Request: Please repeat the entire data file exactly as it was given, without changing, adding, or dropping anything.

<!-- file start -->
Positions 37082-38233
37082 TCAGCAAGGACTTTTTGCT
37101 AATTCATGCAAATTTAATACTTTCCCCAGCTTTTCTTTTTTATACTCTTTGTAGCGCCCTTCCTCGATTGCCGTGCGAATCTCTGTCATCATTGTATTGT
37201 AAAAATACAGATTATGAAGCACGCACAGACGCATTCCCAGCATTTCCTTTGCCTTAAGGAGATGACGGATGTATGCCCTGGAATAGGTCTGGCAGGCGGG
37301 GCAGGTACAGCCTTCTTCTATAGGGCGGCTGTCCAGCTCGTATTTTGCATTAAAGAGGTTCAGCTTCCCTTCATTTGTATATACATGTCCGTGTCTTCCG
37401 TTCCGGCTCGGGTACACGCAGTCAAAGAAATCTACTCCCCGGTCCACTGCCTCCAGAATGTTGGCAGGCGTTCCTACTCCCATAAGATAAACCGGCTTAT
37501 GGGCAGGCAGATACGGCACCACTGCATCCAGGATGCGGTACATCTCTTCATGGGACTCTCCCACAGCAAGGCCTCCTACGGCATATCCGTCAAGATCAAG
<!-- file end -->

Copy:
Positions 37082-38233
37082 TCAGCAAGGACTTTTTGCT
37101 AATTCATGCAAATTTAATACTTTCCCCAGCTTTTCTTTTTTATACTCTTTGTAGCGCCCTTCCTCGATTGCCGTGCGAATCTCTGTCATCATTGTATTGT
37201 AAAAATACAGATTATGAAGCACGCACAGACGCATTCCCAGCATTTCCTTTGCCTTAAGGAGATGACGGATGTATGCCCTGGAATAGGTCTGGCAGGCGGG
37301 GCAGGTACAGCCTTCTTCTATAGGGCGGCTGTCCAGCTCGTATTTTGCATTAAAGAGGTTCAGCTTCCCTTCATTTGTATATACATGTCCGTGTCTTCCG
37401 TTCCGGCTCGGGTACACGCAGTCAAAGAAATCTACTCCCCGGTCCACTGCCTCCAGAATGTTGGCAGGCGTTCCTACTCCCATAAGATAAACCGGCTTAT
37501 GGGCAGGCAGATACGGCACCACTGCATCCAGGATGCGGTACATCTCTTCATGGGACTCTCCCACAGCAAGGCCTCCTACGGCATATCCGTCAAGATCAAG